Nature

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Nature

Postby greggorious » Fri Feb 10, 2012 5:49 pm

Along with meditation, do many of you see being with nature as a blissful experience? I'm a huge Animal lover and love nothing more than you going to the park to see the Ducks, Geese and Swans, along with Tree's, meadows etc. Anyone else feel this sense of unity with nature? One thing I've noticed that people in the therevada tradition don't talk about nature much. They're obsessed with it in Zen.
"The original heart/mind shines like pure, clear water with the sweetest taste. But if the heart is pure, is our practice over? No, we must not cling even to this purity. We must go beyond all duality, all concepts, all bad, all good, all pure, all impure. We must go beyond self and nonself, beyond birth and death. When we see with the eye of wisdom, we know that the true Buddha is timeless, unborn, unrelated to any body, any history, any image. Buddha is the ground of all being, the realization of the truth of the unmoving mind.” Ajahn Chah
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Re: Nature

Postby Aloka » Fri Feb 10, 2012 6:05 pm

I've always liked nature ... plants,animals, open spaces since I was a child. One doesn't have to be a Buddhist to do that.

Lots of people I know, both Buddhist and non-Buddhist appreciate other lifeforms, nature, open spaces etc. especially if they lives in an urban environment most of the time.

I also prefer to meditate outdoors when possible.
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Re: Nature

Postby Khalil Bodhi » Fri Feb 10, 2012 6:09 pm

I think that there's a lot of emphasis on being secluded in the wilderness in the Canon but it certainly isn't fetishized. The following is one of the more poetic ways the wildnerness is seen in the Canon:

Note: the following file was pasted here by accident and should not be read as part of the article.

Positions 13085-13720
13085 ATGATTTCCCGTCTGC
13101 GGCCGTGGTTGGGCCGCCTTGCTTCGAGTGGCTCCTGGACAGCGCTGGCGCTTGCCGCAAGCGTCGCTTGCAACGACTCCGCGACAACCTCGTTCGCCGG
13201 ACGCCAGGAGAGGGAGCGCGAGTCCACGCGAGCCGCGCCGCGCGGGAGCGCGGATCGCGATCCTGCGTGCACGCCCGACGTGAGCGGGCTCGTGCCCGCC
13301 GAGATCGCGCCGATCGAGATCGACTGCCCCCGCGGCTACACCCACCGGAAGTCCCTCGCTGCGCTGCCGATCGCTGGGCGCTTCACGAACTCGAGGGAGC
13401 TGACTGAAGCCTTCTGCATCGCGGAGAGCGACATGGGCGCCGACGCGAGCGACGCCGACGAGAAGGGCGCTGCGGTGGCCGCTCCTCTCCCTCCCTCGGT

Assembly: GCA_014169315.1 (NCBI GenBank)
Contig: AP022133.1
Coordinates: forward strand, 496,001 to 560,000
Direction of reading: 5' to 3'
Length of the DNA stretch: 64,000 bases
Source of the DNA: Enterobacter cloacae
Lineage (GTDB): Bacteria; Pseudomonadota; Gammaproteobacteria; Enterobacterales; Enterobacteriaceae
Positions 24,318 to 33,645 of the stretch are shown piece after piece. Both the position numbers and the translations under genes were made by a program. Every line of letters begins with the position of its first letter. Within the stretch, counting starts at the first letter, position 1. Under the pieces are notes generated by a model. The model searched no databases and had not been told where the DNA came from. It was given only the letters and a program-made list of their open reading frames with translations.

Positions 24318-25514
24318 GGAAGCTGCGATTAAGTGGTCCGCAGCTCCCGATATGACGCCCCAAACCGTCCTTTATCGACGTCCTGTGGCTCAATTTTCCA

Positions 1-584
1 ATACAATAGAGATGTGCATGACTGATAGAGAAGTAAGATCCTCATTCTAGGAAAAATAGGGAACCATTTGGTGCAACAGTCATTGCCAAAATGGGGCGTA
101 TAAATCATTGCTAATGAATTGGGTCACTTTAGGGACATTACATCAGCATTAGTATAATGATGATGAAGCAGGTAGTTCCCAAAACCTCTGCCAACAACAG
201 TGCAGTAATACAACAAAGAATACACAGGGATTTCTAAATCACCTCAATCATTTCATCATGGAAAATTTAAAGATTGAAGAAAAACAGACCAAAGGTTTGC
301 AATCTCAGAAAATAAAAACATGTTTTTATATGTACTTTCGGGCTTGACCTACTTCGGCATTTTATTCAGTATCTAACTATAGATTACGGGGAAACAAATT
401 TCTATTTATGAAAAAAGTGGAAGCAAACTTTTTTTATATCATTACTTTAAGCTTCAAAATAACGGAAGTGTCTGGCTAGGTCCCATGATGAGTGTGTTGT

Let the wilderness serve for your seat and bed!
From fear; and in the fearless, released.
In places where frightening serpents abide,
Lightning clashes and the rain-god thunders,
In the blinding darkness of the deepest night,
There he sits — the monk who's vanquished his dread.

Let the wilderness serve for your seat and bed!
Go about set free from the ties that bind.
But if, perchance, you don't find there your bliss, then
Live in a group — but watch over yourself:
Mindful, proceeding for alms from house to house,
Mindful, with guarded faculties — and wise.


Andhakavinda Sutta: Let the Wilderness Serve!http://www.accesstoinsight.org/tipitaka/sn/sn06/sn06.013.olen.html

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Re: Nature

Postby Sanghamitta » Fri Feb 10, 2012 6:54 pm

We are nature...we are not an adjunct or alien.
The going for refuge is the door of entrance to the teachings of the Buddha.

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Re: Nature

Postby Sam Vara » Fri Feb 10, 2012 6:56 pm

I find some bits of nature are very appealing. Trees and kittens I like. Mountains, if I can look at them from somewhere warm. Staphylococcus and animal poo, less so.
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Re: Nature

Postby greggorious » Fri Feb 10, 2012 7:08 pm

Thanks for your replies. I wrote a song recently, I hope you don't mind if I share the lyrics with you?

SWANS IN THE SNOW

Verse 1

Taking in the cold day
by order of the solitary way
A mind consumed with all that I know
gives way to Swans in the snow

Verse 2

A tired river lies cold
This day has quickly grown old,
and as I shelter my thoughts from the foe
I see the Swans in the snow

Verse 3

This failing figure looks on
and hears the rivers old song
This moment enters, then away it will go
along with the Swans in the snow

Middle 8

The silence taken over
by nothing more than nature
dressed in wings of sailing Birds

Slithers of crystal water
conquer this season's quater
Winter caving in it's heart
"The original heart/mind shines like pure, clear water with the sweetest taste. But if the heart is pure, is our practice over? No, we must not cling even to this purity. We must go beyond all duality, all concepts, all bad, all good, all pure, all impure. We must go beyond self and nonself, beyond birth and death. When we see with the eye of wisdom, we know that the true Buddha is timeless, unborn, unrelated to any body, any history, any image. Buddha is the ground of all being, the realization of the truth of the unmoving mind.” Ajahn Chah
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Re: Nature

Postby adosa » Mon Feb 20, 2012 1:59 am

greggorious wrote:Thanks for your replies. I wrote a song recently, I hope you don't mind if I share the lyrics with you?

SWANS IN THE SNOW

Verse 1

Taking in the cold day